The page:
The European Commission (EC) is wary of ‘global stablecoins’, which the BIS argues could disturb financial stability. To counteract this, MiCA restricts the transaction volume of each stablecoin to €200m per day. For ‘significant’ stablecoins with over 10m users or €5bn worth in circulation, supervision will fall to the European Banking Authority (EBA). These restrictions are especially interesting given the 24-hour daily volumes of Tether (USDT) is equivalent to €48.13bn, with USDC at €6.412bn respectively. How MiCA would enforce these rules for decentralised stablecoins is yet to be determined. 

For more information, please visit:

BCB Group comprises BCB Prime Services Ltd (UK), BCB Payments Ltd (UK), BCB Digital Ltd (UK) and BCB Prime Services (Switzerland) LLC. BCB Payments Ltd is regulated by the Financial Conduct Authority, no. 807377, under the Payment Services Regulations 2017 as an Authorised Payment Institution. BCB Prime Services (Switzerland) LLC, a company incorporated under the laws of the Swiss Confederation in the canton of Neuchâtel with business identification number CHE-415.135.958, is an SRO member of VQF, an officially recognized self-regulatory organization (SRO) according to the Swiss Anti-Money Laundering Act. This update: 14 Oct 2020.

The information contained in this document should not be relied upon by investors or any other persons to make financial decisions. It is gathered from various sources and should not be construed as guidance. The information contained herein is for informational purposes only and should not be construed as an offer, solicitation of an offer, or an inducement to buy or sell digital assets or any equivalents or any security or investment product of any kind either generally or in any jurisdiction where the offer or sale is not permitted. The views expressed in this document about the markets, market participants and/or digital assets accurately reflect the views of BCB Group. While opinions stated are honestly held, they are not guarantees, should not be relied on and are subject to change. The information or opinions provided should not be taken as specific advice on the merits of any investment decision. This document may contain statements about expected or anticipated future events and financial results that are forward-looking in nature and, as a result, are subject to certain risks and uncertainties, such as general economic, market and business conditions, new legislation and regulatory actions, competitive and general economic factors and conditions and the occurrence of unexpected events. Past performance of the digital asset markets or markets in their derivative instruments is not a viable indication of future performance with actual results possibly differing materially from those stated herein. We will not be responsible for any losses incurred by a client as a result of decisions made based on any information provided.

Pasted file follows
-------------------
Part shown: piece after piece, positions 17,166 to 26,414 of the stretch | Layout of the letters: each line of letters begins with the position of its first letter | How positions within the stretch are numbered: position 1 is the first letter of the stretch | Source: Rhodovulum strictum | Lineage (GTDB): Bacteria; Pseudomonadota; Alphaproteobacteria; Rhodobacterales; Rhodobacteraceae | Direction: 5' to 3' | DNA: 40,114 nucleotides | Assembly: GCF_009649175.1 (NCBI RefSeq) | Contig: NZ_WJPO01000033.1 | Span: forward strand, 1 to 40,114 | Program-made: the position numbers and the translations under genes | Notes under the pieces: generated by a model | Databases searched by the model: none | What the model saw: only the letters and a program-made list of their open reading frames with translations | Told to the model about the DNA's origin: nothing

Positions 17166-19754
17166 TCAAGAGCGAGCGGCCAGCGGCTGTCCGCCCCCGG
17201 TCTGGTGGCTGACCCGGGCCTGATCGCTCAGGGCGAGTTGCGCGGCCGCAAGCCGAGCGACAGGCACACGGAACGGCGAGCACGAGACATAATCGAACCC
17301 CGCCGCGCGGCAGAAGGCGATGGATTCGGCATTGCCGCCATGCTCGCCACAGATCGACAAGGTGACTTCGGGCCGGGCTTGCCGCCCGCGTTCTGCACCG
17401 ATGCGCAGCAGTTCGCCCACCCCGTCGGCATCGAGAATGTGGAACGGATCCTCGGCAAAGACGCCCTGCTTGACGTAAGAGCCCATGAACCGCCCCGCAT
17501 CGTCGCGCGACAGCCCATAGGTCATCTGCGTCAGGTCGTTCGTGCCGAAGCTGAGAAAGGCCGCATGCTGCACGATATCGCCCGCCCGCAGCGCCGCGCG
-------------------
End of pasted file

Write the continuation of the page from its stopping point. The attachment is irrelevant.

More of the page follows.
• crypto banking services
  • crypto friendly banking services
  • institutional crypto banking
  • institutional crypto markets
  • market insights
  • market update
Natasha Powell, BCB team member
Written by
Natasha Powell

Formerly a European regulatory policy expert at the Financial Services Authority (the precursor to the Financial Conduct Authority) Natasha went on to spend 10 years in senior compliance roles in RBS, Schroders and Barclays Capital. Most recently Natasha led her own independent consultancy specialising in regulatory transformation and innovation and providing regulatory compliance and financial crime prevention management advice to European hedge funds, asset managers and prime brokerage firms. Natasha is responsible for managing the company’s global compliance and financial crime prevention governance framework.

This site uses cookies

We use cookies to improve user experience and analyse website traffic. By clicking “Accept“, you agree to our website’s cookie use as described in our Cookie Policy